Doctors at UT Southwestern Medical Center became the first in Texas—and the second in the U.S.—to perform a new procedure to repair the aortic arch above the heart without opening the chest, an approach that the lead surgeon says could start to take off in the wake of his first success.
In April Dr. Carlos Timaran, a vascular surgeon at UT Southwestern, performed the minimally invasive procedure on 77-year-old James Isbon, who had been suffering from an aneurysm in his aortic arch. The method requires two small neck incisions and needle-hole access in the groin. Timaran worked with cardiovascular surgeons to thread stent grafts through arteries in the patient’s neck and groin to repair the bulge above his heart.
Isbon, who had been experiencing fatigue and an irregular heartbeat, says he couldn’t have had surgery any other way. He had open heart surgery back in 1993, and he says going through the same procedure again could have been deadly.
“With my age and my health, it would’ve been very dangerous,” Isbon says. “This was a lifesaver.”
Timaran introduced Isbon to the new procedure, which uses catheters to carry stent grafts that stabilize the aortic arch. Doctors guide the catheters to the aortic arch with x-ray and ultrasound, and throughout the procedure, the heart keeps beating.
Timaran says he anticipates that the procedure will grow in popularity following Isbon’s recovery; he expects to perform two or three similar procedures by the end of the year. He says the price is similar to or cheaper than traditional surgeries, but that’s not its biggest achievement.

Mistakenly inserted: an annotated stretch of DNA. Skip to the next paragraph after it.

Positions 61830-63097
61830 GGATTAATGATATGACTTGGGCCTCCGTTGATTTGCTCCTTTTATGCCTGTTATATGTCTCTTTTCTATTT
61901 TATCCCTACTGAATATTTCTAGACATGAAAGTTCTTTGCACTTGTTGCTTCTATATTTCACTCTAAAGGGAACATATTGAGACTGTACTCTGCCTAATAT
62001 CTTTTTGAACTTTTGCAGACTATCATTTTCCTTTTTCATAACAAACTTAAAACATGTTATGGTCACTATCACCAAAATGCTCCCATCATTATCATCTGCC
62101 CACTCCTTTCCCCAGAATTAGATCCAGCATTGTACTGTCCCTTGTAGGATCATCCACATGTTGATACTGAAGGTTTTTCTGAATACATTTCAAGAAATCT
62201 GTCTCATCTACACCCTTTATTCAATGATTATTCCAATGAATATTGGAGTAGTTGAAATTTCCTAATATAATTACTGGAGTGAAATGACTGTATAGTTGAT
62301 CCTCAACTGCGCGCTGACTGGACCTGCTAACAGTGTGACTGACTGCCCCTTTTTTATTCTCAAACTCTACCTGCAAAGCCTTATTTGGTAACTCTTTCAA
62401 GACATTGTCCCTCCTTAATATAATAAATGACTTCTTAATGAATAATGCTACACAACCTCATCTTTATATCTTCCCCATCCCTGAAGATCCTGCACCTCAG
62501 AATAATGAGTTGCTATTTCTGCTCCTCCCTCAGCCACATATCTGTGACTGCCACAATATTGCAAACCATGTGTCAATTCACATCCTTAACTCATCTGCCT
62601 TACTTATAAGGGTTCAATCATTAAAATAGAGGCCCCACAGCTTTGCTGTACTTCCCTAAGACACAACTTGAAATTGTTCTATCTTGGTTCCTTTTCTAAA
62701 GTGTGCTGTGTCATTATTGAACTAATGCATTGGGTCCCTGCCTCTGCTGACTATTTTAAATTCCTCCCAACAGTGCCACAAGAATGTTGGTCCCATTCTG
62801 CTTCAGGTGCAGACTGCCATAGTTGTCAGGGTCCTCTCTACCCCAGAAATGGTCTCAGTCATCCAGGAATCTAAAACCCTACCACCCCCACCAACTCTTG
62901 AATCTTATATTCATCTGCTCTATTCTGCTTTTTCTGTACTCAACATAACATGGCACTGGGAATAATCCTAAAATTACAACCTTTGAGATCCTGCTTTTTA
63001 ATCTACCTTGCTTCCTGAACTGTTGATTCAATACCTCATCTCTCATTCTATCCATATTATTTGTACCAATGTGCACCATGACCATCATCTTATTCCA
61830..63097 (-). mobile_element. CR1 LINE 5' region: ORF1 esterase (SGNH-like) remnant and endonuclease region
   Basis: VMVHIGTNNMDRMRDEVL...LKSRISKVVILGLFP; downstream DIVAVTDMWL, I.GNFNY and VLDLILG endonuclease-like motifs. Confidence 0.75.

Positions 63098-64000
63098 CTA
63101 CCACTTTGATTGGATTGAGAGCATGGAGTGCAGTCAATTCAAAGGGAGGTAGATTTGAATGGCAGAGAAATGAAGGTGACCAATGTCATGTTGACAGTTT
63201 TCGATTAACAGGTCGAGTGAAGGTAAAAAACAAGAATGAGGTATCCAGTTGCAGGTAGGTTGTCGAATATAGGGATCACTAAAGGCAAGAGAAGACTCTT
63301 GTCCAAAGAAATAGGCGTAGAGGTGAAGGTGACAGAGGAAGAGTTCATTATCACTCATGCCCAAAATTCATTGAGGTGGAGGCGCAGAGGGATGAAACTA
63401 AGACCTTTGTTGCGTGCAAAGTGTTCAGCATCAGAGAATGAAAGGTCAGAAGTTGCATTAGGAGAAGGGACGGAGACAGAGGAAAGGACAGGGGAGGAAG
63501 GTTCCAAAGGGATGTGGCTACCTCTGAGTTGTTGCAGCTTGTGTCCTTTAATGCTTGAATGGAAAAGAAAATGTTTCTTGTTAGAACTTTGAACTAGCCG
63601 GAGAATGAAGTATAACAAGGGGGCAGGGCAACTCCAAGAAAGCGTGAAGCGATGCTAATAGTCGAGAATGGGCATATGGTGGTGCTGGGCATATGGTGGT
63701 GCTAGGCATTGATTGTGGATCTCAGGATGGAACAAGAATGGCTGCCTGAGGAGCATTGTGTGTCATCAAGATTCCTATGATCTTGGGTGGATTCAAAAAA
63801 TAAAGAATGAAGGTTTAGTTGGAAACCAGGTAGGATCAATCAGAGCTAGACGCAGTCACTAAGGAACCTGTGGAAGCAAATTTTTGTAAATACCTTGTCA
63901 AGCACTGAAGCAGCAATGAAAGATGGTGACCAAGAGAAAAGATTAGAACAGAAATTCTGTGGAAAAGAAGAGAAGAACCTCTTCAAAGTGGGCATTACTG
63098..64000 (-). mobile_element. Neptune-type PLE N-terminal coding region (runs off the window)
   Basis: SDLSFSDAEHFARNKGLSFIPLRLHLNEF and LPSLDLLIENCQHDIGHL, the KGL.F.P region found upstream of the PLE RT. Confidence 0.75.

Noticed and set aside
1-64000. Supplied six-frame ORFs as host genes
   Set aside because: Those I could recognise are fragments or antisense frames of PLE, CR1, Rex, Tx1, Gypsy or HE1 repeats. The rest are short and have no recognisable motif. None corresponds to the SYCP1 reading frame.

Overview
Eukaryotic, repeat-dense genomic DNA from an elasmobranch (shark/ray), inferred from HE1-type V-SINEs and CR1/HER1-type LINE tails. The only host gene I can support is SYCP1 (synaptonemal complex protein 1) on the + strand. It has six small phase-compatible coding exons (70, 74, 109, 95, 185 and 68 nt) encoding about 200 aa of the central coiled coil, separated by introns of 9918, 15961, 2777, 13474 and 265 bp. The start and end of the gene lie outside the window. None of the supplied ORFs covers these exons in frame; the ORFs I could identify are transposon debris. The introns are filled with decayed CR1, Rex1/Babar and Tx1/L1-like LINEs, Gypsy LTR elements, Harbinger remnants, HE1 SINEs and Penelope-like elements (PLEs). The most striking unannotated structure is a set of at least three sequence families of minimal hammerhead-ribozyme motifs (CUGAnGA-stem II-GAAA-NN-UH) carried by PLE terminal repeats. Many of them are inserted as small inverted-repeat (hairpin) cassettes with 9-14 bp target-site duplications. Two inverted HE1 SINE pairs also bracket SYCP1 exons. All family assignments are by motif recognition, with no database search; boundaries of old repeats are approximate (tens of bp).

First, it’s the shorter procedure and recovery. The surgery takes about half the time of an open heart surgery, two or three hours as opposed to five or six. Isbon returned home five days after his procedure.
Second, it’s the many patients who could benefit.
“It allows us to take patients who are not eligible for open heart surgery—initially, that will be the kind of patient we will be treating. But once we prove that this works, it will expand to standard-risk patients,” Timaran says.
Isbon’s procedure on April 23 was just the seventh in the world, and Timaran had to obtain special approval from the FDA to do it. He’s one of only two U.S. surgeons to have implanted such devices under an “investigational device exemption” protocol, which allows stent grafts to be custom-made based on computer models of patient CT scans.
Timaran says he began transitioning toward new operation methods back in 2007, when UT Southwestern began hybrid surgeries, which combine standard heart surgeries with catheter-based methods. Then he collaborated with surgeons and specialists in the U.S., Canada, and Latin America using the most minimally invasive procedure. The new procedure is total endovascular repair, one step further than hybrid repair, because it isn’t technically surgery at all.
During Isbon’s follow-up appointment on May 23, the CAT scan showed a completely sealed aneurysm. Now Isbon says he hopes to get back to feeding birds and mowing his lawn, and he’s grateful to have been a part of this groundbreaking operation.
“I’m looking forward to this being successful enough that the FDA will approve this for surgeons across the country that train for it,” Isbon says. “This has saved my life, but I think there can be thousands of lives saved over the years by this procedure.”